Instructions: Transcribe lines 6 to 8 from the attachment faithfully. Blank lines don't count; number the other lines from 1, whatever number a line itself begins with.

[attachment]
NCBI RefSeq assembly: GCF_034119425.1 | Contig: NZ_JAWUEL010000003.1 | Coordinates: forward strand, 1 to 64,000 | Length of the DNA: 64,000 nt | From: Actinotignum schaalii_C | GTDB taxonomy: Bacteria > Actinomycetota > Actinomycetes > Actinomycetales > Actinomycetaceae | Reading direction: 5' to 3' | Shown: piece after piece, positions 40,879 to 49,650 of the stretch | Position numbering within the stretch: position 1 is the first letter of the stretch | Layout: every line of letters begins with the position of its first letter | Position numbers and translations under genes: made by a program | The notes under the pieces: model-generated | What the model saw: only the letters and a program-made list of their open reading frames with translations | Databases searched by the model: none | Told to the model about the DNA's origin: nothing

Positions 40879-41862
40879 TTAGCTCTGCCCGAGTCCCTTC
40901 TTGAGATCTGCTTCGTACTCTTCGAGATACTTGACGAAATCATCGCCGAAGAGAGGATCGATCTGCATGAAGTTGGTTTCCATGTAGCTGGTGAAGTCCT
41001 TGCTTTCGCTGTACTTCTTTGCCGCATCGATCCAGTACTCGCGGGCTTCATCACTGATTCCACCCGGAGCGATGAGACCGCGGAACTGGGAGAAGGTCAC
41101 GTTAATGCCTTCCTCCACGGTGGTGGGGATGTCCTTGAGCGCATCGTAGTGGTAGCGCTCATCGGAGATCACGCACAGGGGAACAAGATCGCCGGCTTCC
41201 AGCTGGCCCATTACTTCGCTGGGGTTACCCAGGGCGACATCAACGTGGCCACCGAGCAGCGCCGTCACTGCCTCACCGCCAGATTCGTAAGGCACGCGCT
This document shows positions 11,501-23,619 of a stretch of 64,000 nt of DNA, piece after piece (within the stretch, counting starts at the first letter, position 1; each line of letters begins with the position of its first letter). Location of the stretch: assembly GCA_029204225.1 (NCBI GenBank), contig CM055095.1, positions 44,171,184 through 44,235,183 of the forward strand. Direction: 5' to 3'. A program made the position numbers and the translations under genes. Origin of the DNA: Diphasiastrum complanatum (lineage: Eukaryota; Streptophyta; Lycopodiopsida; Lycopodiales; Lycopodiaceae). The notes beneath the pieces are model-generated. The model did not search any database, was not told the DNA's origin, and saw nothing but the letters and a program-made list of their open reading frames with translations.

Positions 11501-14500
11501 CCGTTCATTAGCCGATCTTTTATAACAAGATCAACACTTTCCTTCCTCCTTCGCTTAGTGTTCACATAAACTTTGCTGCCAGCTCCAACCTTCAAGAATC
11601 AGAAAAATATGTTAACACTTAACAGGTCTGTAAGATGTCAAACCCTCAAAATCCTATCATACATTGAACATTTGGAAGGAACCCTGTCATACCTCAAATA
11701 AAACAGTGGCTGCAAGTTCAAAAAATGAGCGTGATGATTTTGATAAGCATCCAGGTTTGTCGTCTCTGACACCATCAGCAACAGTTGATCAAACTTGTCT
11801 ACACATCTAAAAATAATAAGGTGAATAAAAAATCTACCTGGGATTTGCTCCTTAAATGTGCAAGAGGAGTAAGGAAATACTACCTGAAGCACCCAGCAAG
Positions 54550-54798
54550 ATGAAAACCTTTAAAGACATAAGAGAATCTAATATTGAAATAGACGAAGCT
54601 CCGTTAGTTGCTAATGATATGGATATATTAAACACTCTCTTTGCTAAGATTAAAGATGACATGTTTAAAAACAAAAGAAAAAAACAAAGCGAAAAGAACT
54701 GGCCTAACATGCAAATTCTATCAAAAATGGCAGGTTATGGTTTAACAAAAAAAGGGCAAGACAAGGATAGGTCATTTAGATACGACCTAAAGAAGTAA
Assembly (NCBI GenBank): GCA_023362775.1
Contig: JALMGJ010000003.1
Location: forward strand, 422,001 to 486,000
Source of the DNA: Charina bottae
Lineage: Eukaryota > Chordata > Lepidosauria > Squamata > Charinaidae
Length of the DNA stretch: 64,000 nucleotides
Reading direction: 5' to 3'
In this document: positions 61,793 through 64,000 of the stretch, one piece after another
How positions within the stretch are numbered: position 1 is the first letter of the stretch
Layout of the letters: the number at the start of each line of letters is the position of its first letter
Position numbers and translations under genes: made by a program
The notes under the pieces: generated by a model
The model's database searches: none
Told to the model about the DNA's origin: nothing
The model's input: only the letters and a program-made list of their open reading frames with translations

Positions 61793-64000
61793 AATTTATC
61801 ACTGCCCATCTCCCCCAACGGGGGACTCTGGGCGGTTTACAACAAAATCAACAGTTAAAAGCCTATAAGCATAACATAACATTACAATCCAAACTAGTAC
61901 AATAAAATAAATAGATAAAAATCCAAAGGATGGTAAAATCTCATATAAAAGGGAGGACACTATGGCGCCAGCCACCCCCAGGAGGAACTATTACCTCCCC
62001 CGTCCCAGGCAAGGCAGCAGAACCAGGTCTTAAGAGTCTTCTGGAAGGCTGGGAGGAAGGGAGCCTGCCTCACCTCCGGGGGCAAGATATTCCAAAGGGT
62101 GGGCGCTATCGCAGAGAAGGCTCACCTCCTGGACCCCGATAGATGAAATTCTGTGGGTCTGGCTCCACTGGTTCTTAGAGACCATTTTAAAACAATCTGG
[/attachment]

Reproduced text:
41101 GTTAATGCCTTCCTCCACGGTGGTGGGGATGTCCTTGAGCGCATCGTAGTGGTAGCGCTCATCGGAGATCACGCACAGGGGAACAAGATCGCCGGCTTCC
41201 AGCTGGCCCATTACTTCGCTGGGGTTACCCAGGGCGACATCAACGTGGCCACCGAGCAGCGCCGTCACTGCCTCACCGCCAGATTCGTAAGGCACGCGCT
This document shows positions 11,501-23,619 of a stretch of 64,000 nt of DNA, piece after piece (within the stretch, counting starts at the first letter, position 1; each line of letters begins with the position of its first letter). Location of the stretch: assembly GCA_029204225.1 (NCBI GenBank), contig CM055095.1, positions 44,171,184 through 44,235,183 of the forward strand. Direction: 5' to 3'. A program made the position numbers and the translations under genes. Origin of the DNA: Diphasiastrum complanatum (lineage: Eukaryota; Streptophyta; Lycopodiopsida; Lycopodiales; Lycopodiaceae). The notes beneath the pieces are model-generated. The model did not search any database, was not told the DNA's origin, and saw nothing but the letters and a program-made list of their open reading frames with translations.